4. Numerical Experiments and Results
In this section, we applied the new methods to some problems: the first is Undamped Duffing’s equation of Fang and Wu (2008), two body problem of Fatunla (1990), stiff problem, linear second order initial value problem, Stiefel and Bettis problem and Implicit 3-point 1-block (I3P1B) of Fadzial (2009).Problem 1: The Undamped Duffing’s equation:The exact solution It describes a periodic motion of low frequency with a small perturbation of high frequency. The numerical results are shown on tables 1and 2 below. | Table 1. One-step method for problem 1 Undamped Duffing's Equation |
| Table 2. The y-exact, y-approximate and error of TSCHMM for problem 1 |
Problem 2: Consider the given two-body problem Theoretical solution: Problem 3: Consider the stiff problemTheoretical solution: Problem 4:Theoretical solution:Problem 5: Consider the system of equations of Stiefel and Bettis problem:The exact solutions are given as: On tables 3 and 4, y-exact, y-computed and error of OSCHMM and TSCHMM for problem 2 are shown while the y-exact, y-computed and error of TSCHMM for problem 3 is shown on table 5. On table 6, it is observed that the maximum absolute error of the TSCHMM is 7.14260896951E-08 is (smaller) more accurate than 5.10704 E-06 of Jator & Li (2009) for problem 4. | Table 3. The y-exact, y-approximate and error of OSCHMM for problem 2Table 4: The y-exact, y-approximate and error of TSCHMM for problem 2 |
| Table 4. The y-exact, y-approximate and error of TSCHMM for problem 2 |
| Table 5. The y-exact, y-approximate and error of OSCHMM for problem 3 |
| Table 6. Accuracy Comparison of TSCHMM for Problem 4 |
The accuracy comparison of the new methods and I31PB are shown on table 7. The new One-step method (OSCHMM) and Two-step method (TSCHMM) are substantially more accurate than the numerical solution of initial-value problems (IVPs) using I3P1B, as the maximum absolute error is smaller with variable h is 9.115552(-10) while that the maximum absolute error of TSCHMM is 7.294766(-9) which is smaller than 2.14918(-8) of I3P1B for h = 0.01. | Table 7. Accuracy Comparison of OSCHMM and TSCHMM with Implicit 3-point-1 block (13PIB) |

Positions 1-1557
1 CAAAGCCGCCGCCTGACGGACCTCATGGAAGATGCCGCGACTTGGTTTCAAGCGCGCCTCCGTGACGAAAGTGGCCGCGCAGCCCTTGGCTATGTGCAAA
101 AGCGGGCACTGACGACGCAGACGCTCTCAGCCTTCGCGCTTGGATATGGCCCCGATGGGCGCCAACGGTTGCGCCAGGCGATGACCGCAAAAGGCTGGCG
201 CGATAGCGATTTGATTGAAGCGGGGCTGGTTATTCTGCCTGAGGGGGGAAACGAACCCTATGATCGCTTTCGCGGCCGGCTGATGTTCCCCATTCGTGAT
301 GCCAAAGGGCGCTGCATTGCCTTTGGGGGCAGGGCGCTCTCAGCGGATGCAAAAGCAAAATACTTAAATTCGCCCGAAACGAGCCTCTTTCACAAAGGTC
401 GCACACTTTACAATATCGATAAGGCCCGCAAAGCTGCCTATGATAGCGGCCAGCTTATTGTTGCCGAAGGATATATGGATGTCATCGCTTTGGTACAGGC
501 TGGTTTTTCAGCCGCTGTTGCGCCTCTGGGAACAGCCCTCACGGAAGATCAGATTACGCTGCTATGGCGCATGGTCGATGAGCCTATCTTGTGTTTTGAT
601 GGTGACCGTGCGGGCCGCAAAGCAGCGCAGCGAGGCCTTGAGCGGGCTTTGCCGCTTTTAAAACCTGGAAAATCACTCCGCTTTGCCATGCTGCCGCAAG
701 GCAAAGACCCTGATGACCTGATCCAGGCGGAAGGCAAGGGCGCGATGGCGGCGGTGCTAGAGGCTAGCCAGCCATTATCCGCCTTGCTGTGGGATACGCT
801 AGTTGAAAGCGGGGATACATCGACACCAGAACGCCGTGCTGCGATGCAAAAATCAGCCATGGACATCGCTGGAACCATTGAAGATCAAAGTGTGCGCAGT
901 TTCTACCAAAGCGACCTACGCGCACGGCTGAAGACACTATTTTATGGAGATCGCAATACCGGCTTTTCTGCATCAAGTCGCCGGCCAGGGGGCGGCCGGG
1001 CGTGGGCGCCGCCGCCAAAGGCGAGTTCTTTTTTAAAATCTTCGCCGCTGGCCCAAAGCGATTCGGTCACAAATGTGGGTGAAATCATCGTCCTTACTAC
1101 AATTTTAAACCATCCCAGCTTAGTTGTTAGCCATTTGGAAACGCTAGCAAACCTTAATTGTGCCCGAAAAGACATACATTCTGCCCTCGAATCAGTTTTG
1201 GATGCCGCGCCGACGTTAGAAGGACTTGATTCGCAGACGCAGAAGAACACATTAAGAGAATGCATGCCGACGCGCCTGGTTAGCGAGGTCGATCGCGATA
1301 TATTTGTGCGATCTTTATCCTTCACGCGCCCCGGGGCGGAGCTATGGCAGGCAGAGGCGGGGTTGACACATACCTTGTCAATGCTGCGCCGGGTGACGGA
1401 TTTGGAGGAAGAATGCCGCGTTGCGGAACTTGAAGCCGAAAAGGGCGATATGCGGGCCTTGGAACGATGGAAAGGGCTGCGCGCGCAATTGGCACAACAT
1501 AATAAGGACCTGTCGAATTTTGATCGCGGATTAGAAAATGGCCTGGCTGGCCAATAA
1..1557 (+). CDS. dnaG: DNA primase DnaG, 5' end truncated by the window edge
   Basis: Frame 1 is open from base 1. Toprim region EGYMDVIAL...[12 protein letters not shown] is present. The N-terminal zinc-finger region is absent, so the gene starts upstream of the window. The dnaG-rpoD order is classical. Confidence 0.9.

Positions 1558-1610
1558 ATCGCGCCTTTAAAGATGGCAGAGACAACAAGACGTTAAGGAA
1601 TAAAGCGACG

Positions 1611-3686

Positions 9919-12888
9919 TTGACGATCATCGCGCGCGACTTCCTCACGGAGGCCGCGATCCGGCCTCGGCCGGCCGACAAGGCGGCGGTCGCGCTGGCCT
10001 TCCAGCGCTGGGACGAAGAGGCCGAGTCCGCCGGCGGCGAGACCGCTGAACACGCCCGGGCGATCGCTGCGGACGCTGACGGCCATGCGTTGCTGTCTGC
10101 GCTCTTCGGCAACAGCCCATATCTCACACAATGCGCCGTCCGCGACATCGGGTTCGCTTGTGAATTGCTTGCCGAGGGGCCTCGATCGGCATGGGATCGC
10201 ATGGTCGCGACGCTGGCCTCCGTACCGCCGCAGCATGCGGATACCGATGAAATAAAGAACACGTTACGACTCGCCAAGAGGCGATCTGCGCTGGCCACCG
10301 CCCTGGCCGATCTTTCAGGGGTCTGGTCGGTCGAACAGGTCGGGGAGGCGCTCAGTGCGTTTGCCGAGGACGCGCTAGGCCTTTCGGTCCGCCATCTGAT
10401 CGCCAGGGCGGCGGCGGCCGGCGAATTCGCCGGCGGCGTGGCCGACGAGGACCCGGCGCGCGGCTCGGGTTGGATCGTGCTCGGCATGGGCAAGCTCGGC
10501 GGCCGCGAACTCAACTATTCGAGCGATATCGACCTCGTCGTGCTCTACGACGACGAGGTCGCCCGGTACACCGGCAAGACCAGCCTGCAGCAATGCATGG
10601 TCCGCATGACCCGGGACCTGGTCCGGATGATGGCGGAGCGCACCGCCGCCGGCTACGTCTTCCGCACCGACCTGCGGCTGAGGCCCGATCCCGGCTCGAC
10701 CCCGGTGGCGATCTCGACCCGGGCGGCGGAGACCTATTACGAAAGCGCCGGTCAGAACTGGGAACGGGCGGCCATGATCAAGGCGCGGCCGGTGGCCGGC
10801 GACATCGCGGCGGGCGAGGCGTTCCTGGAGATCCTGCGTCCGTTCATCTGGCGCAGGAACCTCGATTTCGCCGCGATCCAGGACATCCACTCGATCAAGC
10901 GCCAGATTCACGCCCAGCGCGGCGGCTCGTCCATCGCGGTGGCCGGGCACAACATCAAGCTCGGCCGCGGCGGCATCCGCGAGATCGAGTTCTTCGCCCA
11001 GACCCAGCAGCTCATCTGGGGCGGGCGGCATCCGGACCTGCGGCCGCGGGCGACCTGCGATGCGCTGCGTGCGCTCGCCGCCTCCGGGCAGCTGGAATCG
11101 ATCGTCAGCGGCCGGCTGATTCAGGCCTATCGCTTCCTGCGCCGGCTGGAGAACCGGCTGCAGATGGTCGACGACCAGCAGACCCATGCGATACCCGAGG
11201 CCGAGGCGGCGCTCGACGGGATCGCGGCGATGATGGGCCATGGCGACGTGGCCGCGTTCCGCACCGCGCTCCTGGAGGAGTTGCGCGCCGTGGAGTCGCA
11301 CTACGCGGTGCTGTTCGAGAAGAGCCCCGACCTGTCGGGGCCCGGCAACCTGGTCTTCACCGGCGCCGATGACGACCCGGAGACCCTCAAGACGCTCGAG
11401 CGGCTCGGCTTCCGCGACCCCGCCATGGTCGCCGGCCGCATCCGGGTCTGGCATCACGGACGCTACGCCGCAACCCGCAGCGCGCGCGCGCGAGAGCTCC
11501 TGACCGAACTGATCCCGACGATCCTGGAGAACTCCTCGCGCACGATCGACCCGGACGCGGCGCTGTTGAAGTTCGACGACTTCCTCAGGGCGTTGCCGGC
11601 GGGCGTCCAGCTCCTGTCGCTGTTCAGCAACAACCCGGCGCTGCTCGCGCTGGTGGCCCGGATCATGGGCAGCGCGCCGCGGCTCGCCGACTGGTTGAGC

| Table 8. y-exact, y-approximate and error in TSCHMM for problem 5 |
5. Conclusions
We have presented continuous hybrid multistep methods with Legendre polynomial as basis function for the direct solution of system of second order ODEs. The derived methods were implemented in block mode which have the advantages of being self-starting, uniformly of the same order of accuracy and do not need predictors, having good accuracy as shown on table 7. It should be noted that accuracy and efficiency rate of a method is dependent on the implementation strategies. If economical computation is required, then the new methods are the better choice. The new methods are therefore recommended for general purposed use. Finally, the region of absolute stability of the block methods of One-step and Two-step methods were presented in figures 1 and 2. Maple and Matlab software package were employed to generate the schemes and results. | Figure 1. Stability Domain of Block of OSCHMM which is A(α)-stable by Definition 1.3 |
| Figure 2. Stability Domain of Block TSCHMM which is L(α)-stable by definition 1.3 and 1.4 |
References
[1] | Abualnaja, K. M (2015) A Block Procedure with Linear Multistep Methods using Legendre Polynomial for Solving ODEs. Applied Mathematics SciRes, 6, pp717-723 http://dx.doi.org/10.4236/am.2015.64067. |
[2] | Adeyefa, E. O. Folaranmi O. R. and A. F Adebisi, (2014), A Self-Starting First Order Initial Value Solver, In. J. Pure Appl. Sc. Technol., 25(1), 8-13. |
[3] | Awari (2013) Derivation and Application of Six-Point Linear Multistep Numerical Method for the Solution of Second Order Initial Value Problems. IOSR Journal of Mathematics, e-ISSN: 2278-5728, p-ISSN 2319-765X, vol. 7, Issue 2, PP 23-29. |
[4] | Awoyemi D. O and Idowu, O. M (2005) A Class of Hybrid Collocation Methods for Third Order Ordinary Differential Equations. International Journal of Computer Mathematics vol.82, No 00.pp1-7. |
[5] | Ehigie, J.O (2010) On Generalized 2-Step Continuous Linear Multistep Method of Hybrid Type For The integration of Second Order Ordinary Differential Equations, Arch. Appl. Sci. Res., 2010,2(6):362-372. |
[6] | Ehle, B. L. (1969): On Pade Approximations to the Exponential Junction and A-stable Methods for the Numerical Solution of Initial Value Problems. Research Report CSRR 2010, Dept. AACS, Univ. of Waterloo, Ontario, Canada. IV.5. |
[7] | Fang, Y. L; Songa, Y and Wu, X. Y (2008) A Robust Trigonometrically Fitted Embedded Pair For Perturbed Oscillators. Journal of Computational and Applied Mathematics 225 (2009) 347-355. |